How to talk to children about wealth
As parents, we often don’t know how to talk to our children about money. For our clients, whether they become wealthy slowly or suddenly, one of the biggest concerns clients share with us, after the need to protect their wealth, is the impact this money will have on their children. How do I keep them motivated and prevent them from becoming materialistic or entitled?
In our experience, money acts as an amplifier: It will turn up the volume on whatever values are already present in your family, healthy or not. Parents can turn up the dial on the healthy values, and foster a healthy relationship between children and family money, by following basic principles:
Be transparent about your wealth.
Determining how much to share about your finances with your children and when to do so can be a tough call. Many high-wealth parents put off having conversations about money. Parents should talk to their children about family values and beliefs around money during their formative years — in an age-appropriate way. Frugality, budgets, saving, generosity, use of debt, and entrepreneurialism are all examples of money values that can be discussed and modelled in various age-appropriate ways.
As children get older, clearly communicate expectations about the amount of financial support you will give them. Be specific: You might be willing to cover a used car (but not a new one) How long will you offer support? Until age 25? Age 35?
Some of these decisions might feel arbitrary if you have the means to help a lot. Start by getting a clear vision of the future lifestyle you desire for your children. We are often surprised at how little parents have thought about this question. The lifestyle your children enjoy now is based on your financial success and may not be the lifestyle they are able to achieve when they leave the nest. They need to be prepared for what could be a big lifestyle change as they head out on their own.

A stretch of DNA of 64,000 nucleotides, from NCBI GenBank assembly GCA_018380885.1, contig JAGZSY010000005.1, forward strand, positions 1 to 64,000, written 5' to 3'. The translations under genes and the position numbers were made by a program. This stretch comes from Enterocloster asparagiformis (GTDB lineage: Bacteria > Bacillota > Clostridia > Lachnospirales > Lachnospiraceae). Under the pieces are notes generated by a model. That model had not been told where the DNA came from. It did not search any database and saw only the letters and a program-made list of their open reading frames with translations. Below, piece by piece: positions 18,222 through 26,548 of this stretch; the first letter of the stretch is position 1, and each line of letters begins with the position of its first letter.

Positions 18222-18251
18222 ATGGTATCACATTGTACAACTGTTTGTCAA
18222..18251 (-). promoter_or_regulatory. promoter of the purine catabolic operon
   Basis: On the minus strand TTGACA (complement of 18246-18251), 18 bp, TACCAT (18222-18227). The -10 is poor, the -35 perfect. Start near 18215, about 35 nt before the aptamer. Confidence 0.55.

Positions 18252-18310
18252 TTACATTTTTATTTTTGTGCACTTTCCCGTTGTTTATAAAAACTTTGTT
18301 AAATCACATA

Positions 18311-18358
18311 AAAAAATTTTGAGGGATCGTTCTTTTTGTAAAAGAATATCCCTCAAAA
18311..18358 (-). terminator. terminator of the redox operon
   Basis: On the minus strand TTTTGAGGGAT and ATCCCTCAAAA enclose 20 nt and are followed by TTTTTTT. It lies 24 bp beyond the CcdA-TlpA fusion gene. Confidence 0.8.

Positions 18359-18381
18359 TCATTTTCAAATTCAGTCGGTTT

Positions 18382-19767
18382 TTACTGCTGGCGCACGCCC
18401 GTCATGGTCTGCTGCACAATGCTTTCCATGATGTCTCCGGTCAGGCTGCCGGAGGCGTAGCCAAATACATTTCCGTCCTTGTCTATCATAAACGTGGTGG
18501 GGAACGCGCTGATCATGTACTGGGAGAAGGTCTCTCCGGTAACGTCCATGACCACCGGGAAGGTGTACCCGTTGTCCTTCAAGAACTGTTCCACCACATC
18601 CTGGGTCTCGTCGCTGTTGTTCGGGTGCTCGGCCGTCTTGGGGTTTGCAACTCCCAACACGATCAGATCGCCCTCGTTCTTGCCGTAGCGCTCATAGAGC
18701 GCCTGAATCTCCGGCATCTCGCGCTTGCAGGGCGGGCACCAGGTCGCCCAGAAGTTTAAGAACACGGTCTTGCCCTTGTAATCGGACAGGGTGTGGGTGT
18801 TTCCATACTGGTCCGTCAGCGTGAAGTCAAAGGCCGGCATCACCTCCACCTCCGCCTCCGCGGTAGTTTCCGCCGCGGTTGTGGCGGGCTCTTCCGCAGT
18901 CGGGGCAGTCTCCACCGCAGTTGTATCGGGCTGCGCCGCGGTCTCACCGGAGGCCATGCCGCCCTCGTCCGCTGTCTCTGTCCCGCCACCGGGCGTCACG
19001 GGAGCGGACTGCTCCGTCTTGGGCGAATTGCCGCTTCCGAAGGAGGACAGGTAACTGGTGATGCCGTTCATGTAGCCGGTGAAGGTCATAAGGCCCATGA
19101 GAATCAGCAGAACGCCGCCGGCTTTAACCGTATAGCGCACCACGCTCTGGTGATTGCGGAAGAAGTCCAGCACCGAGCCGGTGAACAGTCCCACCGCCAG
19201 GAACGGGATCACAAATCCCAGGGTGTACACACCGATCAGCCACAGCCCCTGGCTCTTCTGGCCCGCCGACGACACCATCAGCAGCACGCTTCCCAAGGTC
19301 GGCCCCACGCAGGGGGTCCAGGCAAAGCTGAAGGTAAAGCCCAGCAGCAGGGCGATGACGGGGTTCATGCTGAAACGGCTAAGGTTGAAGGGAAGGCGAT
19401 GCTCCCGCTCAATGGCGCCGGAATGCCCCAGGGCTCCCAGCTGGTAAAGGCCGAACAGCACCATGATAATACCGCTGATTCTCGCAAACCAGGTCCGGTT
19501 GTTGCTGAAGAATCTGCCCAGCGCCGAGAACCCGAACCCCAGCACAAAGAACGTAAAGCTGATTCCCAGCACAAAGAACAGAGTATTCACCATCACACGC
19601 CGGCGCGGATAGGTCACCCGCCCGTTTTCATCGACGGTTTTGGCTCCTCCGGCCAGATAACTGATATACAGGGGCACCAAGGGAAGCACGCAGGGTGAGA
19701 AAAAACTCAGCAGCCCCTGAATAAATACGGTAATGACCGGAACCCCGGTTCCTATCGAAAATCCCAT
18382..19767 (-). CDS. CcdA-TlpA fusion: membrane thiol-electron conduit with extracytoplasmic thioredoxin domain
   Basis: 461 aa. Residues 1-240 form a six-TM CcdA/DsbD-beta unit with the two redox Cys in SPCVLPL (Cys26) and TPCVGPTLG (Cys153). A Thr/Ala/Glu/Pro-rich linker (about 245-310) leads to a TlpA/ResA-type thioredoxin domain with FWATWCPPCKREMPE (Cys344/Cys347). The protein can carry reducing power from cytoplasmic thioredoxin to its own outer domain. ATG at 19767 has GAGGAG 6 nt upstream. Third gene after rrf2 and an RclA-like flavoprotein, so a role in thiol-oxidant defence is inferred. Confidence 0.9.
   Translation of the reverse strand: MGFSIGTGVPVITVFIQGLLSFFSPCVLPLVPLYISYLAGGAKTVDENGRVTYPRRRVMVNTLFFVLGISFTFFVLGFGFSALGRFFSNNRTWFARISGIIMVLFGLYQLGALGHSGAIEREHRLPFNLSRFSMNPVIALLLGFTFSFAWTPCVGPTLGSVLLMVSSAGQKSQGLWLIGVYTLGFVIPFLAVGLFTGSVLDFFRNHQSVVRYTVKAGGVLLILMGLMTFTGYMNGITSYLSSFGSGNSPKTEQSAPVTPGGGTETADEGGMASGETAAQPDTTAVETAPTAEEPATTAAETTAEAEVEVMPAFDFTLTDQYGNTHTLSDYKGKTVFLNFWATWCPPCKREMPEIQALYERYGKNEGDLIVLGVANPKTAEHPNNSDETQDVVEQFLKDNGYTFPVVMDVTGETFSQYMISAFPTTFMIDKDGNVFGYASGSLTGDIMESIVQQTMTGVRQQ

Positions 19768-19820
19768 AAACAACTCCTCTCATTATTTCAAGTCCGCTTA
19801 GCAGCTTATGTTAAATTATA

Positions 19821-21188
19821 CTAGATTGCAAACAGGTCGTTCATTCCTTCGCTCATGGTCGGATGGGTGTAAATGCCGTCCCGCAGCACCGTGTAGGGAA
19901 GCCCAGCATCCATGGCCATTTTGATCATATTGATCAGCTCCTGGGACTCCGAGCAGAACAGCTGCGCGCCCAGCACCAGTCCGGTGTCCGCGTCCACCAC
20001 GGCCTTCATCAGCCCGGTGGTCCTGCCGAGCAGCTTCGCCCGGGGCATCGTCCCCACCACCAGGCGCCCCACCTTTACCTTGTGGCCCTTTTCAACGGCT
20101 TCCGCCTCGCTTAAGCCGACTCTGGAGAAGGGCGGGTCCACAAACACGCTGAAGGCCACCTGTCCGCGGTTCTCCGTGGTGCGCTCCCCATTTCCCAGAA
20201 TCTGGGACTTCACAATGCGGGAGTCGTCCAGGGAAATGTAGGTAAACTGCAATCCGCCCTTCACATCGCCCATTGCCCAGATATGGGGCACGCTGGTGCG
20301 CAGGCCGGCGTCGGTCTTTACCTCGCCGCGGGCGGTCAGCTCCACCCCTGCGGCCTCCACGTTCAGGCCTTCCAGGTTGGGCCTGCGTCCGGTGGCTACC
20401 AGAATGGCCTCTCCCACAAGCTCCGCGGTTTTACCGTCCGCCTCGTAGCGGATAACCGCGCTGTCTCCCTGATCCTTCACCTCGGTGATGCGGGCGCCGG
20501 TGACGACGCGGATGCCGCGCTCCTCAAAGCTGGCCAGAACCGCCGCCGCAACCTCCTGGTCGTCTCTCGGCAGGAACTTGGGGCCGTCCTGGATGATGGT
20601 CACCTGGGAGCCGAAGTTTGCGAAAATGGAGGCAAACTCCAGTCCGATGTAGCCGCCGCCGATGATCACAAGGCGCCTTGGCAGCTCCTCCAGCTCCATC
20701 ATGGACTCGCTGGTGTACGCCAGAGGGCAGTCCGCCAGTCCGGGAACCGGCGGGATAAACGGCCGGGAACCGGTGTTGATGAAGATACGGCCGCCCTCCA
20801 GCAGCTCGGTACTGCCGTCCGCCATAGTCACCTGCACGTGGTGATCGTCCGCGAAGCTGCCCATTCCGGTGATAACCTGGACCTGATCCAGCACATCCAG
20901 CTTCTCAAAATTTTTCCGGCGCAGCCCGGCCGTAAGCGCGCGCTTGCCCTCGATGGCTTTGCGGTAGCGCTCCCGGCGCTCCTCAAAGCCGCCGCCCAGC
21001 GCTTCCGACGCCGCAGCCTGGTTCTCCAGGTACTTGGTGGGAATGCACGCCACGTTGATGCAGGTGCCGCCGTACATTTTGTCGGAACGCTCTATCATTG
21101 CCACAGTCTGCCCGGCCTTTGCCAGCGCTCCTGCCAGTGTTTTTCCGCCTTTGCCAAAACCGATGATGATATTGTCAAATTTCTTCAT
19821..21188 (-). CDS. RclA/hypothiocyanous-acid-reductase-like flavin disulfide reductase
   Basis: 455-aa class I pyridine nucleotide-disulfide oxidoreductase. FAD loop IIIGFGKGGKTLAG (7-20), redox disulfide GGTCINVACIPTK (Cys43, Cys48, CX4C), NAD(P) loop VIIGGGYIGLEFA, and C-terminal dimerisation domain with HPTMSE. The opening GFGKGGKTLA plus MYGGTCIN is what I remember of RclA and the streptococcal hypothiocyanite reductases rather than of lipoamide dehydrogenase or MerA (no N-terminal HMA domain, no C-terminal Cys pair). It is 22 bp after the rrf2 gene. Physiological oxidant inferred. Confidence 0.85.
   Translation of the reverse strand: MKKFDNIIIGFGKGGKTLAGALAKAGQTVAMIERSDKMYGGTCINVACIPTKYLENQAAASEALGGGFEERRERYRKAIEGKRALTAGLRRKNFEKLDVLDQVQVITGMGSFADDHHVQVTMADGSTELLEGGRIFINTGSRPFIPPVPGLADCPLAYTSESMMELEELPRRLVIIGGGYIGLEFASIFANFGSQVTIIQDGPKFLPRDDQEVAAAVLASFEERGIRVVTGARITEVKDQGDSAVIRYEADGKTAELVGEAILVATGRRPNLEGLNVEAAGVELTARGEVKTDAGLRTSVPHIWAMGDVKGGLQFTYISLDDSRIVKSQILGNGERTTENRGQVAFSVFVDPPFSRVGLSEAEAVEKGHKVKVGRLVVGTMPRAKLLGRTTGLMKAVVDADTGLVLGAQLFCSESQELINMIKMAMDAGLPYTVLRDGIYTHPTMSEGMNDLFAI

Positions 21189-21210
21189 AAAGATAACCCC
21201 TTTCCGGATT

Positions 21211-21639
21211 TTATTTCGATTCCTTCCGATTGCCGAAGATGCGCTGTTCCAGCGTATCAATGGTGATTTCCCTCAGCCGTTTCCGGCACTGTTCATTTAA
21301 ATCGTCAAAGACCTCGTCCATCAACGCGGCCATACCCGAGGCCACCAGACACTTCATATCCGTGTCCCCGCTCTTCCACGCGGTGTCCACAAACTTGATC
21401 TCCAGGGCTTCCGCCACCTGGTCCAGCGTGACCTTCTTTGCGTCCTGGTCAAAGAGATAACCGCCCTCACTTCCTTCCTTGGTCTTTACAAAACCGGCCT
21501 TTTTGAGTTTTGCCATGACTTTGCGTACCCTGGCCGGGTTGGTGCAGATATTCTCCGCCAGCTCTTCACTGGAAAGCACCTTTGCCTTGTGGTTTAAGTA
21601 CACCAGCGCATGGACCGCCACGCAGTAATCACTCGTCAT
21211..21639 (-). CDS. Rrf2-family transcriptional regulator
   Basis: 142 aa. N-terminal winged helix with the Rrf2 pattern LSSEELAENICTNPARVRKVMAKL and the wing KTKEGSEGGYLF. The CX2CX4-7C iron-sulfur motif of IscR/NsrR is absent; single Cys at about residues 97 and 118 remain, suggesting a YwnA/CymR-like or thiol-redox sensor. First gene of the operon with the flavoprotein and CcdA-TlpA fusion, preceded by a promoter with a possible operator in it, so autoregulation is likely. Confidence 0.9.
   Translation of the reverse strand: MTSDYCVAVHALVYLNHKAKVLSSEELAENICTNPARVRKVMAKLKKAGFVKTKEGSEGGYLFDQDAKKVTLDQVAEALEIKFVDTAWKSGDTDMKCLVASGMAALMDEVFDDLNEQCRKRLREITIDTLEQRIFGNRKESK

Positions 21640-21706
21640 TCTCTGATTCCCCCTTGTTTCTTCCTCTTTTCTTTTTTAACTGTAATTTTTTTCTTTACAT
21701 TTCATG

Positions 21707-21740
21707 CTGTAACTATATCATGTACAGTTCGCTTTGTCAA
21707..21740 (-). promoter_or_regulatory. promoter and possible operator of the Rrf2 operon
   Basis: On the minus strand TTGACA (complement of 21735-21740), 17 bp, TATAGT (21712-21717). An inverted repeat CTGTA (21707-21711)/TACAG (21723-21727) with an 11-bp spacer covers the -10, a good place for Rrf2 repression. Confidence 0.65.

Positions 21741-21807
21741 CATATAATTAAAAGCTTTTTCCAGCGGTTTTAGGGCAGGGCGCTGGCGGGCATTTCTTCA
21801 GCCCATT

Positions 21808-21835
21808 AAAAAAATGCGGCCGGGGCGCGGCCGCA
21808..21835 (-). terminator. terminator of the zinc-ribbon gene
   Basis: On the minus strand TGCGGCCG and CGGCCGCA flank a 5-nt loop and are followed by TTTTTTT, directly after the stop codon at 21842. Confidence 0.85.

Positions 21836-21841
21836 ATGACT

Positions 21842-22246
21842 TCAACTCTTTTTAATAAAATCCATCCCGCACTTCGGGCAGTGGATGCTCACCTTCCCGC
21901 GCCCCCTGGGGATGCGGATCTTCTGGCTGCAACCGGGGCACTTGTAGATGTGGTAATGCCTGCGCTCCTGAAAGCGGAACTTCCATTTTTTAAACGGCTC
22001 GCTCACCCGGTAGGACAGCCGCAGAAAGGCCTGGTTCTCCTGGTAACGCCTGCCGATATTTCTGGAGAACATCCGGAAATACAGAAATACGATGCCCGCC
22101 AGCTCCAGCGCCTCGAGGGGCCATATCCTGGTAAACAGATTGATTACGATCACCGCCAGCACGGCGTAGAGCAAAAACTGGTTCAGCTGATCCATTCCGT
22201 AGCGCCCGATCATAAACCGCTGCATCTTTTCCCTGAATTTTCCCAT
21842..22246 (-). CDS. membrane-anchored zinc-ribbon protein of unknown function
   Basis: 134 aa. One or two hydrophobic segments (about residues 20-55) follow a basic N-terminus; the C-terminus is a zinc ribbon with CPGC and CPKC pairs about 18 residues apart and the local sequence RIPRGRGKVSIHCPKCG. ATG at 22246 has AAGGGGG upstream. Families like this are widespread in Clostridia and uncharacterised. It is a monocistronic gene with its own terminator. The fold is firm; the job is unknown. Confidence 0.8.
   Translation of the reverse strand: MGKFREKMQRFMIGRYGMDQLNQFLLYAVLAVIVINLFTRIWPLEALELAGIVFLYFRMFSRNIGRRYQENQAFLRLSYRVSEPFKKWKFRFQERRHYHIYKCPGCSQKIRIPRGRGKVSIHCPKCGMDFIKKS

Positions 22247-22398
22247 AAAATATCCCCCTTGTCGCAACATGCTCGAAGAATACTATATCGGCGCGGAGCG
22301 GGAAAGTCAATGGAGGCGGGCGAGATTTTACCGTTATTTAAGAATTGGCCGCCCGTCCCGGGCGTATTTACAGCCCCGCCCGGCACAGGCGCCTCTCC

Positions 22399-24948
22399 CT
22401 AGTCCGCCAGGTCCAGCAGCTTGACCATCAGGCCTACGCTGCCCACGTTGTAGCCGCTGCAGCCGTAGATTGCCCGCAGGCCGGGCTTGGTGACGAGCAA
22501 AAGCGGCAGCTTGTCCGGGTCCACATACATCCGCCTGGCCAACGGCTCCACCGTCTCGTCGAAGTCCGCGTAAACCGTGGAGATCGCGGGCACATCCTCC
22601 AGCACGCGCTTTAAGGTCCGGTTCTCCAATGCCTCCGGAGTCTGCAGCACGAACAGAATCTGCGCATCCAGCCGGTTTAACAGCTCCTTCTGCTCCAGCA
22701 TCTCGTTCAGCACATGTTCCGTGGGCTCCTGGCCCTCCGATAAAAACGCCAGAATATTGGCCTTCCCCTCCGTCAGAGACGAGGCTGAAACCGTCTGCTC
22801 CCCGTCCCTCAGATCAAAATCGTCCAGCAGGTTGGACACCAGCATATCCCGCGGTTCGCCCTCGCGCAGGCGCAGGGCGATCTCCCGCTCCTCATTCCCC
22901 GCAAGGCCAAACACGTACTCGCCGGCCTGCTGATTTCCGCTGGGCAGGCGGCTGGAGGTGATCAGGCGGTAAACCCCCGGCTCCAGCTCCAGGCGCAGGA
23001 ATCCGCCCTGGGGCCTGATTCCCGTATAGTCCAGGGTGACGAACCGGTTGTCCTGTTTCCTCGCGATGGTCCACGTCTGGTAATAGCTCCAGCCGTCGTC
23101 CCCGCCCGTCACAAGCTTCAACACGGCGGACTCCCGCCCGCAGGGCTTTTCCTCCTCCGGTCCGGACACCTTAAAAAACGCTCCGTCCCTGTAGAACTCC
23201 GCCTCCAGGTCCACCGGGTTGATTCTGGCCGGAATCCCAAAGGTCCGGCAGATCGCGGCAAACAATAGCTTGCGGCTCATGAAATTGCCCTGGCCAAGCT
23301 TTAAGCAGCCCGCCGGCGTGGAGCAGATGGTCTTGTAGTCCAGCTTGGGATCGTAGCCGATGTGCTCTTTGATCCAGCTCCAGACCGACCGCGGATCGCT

Preventing your children from becoming financially dependent requires clarity and intentional communication about your financial contribution to their success versus their own responsibility to the outcome. An unlimited financial safety net can stifle a child’s ability to build character and self-confidence while learning important life lessons by overcoming difficult situations. Your emotional support can be limitless, but your financial support should not.
Show that work is important.
Helping children understand the importance of work and directing them on a path toward meaningful, useful employment is critical to their long-term happiness, and yours. Launching their children well is one of the biggest worries for high-wealth parents: They fear their own success will negatively influence their children’s ambitions. The fact is, children don’t profit from being handed everything they want. If they don’t have to work for it, they likely won’t.
But work is about more than just preserving the family’s earning power. Freud famously said, “Love and work are the cornerstones of our humanness.” At its core, work gives us a sense of being useful in the world, and without the financial need to work, grown children of high-income parents can drift unhappily through the world without a sense of purpose.
Ask your children about the future they want to achieve. Try asking them:
- What do you think are the most important things to our family?
- Why do you think they’re importantWhat do you dream about doing or being in your life?
- How do you define success in life, work, money?
- What are you afraid of or worrying about in life, work, money?
- What subjects, activities, hobbies make you feel most alive? Joyful? Happy?
Having these conversations regularly can empower your child’s decision making and steer them toward satisfying educational and career goals.
Money conversations are often awkward, even (maybe especially) with the people closest to us. But putting them off — or never having them at all — isn’t the answer. Having open, age-appropriate conversations with our children about money is the best way to set them on a path to a fulfilling and secure future.
Source: John Christianson/Harvard Business Review September 2017